It is estimated that there are between 20,000 and 25,000 polar bears left in the world. 16,000 (about two-third) of these polar bears live in Canada and 800 of these bears hang around the Canadian town of Churchill, Manitoba, which is built along a polar bear migration route. Manitoba is named the polar bear capital of the world for this reason.
The presence of the bears has become a problem for residents of Manitoba, forcing the government to introduce programs to capture, detain and re-release the bears far into the wild after they complete their detention.
Human and wild animal meetings generally don’t end well — either for one or both parties — and polar bears are no exception. Their presence is a problem for the townspeople who sometimes encounter hungry polar bears that stroll into the town to see what they can get from the waste bins.
Because of this, residents of Churchill avoid walking at night during the colder season when the bears stop hibernating and start migrating to their seal hunting grounds. Citizens also leave their car doors unlocked during this period in case their neighbors need a quick getaway from prowling bears.
In the past, people shot the prowling bears to death. Sometimes, the polar bear have the upper hand, like in the 1960s when one killed a child. Or in 2013 when one attacked a lady that had been walking home at night and a man that attacked it with a shovel when trying to save her. Both survived the incident while the bear was later shot.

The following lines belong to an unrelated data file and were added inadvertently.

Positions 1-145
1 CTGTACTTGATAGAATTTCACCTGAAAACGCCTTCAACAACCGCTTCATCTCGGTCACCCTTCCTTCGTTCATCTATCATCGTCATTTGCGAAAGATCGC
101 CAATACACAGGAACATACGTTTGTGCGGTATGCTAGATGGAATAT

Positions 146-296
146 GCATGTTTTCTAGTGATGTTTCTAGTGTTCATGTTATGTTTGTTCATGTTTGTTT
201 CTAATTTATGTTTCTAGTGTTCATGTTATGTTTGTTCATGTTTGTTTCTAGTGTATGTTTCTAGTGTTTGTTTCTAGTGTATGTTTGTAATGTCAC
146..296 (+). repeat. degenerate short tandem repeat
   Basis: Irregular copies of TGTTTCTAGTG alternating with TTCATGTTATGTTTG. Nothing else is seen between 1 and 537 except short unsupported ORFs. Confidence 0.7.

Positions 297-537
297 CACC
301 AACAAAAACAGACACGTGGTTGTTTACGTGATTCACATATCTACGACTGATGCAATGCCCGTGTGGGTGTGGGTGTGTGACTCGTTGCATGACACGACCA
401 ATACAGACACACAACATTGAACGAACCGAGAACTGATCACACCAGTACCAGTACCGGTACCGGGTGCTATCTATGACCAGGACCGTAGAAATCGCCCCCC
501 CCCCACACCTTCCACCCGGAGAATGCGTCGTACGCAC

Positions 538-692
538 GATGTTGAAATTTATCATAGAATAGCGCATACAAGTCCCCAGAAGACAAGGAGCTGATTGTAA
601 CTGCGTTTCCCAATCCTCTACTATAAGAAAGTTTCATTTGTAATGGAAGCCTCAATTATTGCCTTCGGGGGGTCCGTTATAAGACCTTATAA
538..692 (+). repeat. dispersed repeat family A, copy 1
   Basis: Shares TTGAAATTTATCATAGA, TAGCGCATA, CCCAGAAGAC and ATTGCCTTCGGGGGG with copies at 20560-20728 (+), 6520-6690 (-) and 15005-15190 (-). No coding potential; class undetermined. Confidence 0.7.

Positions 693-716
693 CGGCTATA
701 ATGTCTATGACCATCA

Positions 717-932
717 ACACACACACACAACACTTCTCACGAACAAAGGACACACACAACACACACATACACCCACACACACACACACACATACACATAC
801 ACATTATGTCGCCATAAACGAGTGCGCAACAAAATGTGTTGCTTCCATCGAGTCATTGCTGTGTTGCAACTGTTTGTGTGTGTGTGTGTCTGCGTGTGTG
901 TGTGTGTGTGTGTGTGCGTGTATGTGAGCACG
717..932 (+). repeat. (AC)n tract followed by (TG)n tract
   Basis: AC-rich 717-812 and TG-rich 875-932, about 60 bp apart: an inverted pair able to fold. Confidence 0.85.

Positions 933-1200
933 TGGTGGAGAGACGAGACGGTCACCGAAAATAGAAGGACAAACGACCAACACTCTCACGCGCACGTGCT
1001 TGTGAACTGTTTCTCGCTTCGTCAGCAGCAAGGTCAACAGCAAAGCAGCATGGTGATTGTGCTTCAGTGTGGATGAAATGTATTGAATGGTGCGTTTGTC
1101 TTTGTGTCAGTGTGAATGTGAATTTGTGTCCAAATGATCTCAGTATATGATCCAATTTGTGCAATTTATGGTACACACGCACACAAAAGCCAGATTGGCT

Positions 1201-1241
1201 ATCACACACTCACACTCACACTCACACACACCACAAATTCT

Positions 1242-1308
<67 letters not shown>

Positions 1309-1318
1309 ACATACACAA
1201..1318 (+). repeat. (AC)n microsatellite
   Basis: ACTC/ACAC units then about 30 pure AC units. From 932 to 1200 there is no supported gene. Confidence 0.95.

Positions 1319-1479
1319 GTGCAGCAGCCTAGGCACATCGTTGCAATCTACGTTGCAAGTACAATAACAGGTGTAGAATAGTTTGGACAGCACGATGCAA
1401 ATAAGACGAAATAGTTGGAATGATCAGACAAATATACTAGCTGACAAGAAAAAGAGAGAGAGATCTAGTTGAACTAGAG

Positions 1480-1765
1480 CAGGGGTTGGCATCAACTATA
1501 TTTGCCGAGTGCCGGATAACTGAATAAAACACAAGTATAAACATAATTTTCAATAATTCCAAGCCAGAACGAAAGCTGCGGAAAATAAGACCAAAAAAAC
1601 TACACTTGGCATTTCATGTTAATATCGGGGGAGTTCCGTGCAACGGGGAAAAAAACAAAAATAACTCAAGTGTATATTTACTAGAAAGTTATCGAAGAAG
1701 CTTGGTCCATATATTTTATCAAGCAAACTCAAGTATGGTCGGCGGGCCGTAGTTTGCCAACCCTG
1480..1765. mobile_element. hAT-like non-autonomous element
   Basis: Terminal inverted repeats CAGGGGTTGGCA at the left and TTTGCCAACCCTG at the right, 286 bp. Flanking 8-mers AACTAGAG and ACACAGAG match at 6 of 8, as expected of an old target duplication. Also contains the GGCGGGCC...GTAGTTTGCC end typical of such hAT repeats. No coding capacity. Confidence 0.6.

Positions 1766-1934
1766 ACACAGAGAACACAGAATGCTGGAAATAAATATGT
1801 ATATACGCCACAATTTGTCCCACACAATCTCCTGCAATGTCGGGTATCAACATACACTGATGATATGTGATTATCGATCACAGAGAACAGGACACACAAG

The Polar Bear Prison
It was incidents like these that prompted the creation of the Polar Bear Alert Program. Once contacted about the presence of a bear, helicopter-borne agents armed with non-lethal weapons are dispatched to capture or chase away prowling bears.
Bears found outside the town’s limits are chased away with non-lethal crackers and paint guns while those found inside the town are tranquilized or trapped and transported to the Polar Bear Holding Facility — a modified military hanger converted into a 28-bear-capacity prison.
Detained bears are held in the prison for a month and are only fed snow and water to discourage them from ever returning.
After one month of incarceration, they are tranquilized to force them to sleep, tagged so they can be monitored and tattooed so they can be identified in the future before they are finally transported back into the wild by helicopter.
More than two thousand bears (almost 10 percent of the world’s polar bear population) have been detained at the facility.
Some Bears Still Return
Like humans, there are some repeat offenders, like an infamous 800 pound male known as “bear 19173,” which returns to the town almost every year despite several arrests and imprisonments. Guess it hasn’t yet learned its lesson.
Whichever, if you know a polar bear, tell it to stay away from Churchill.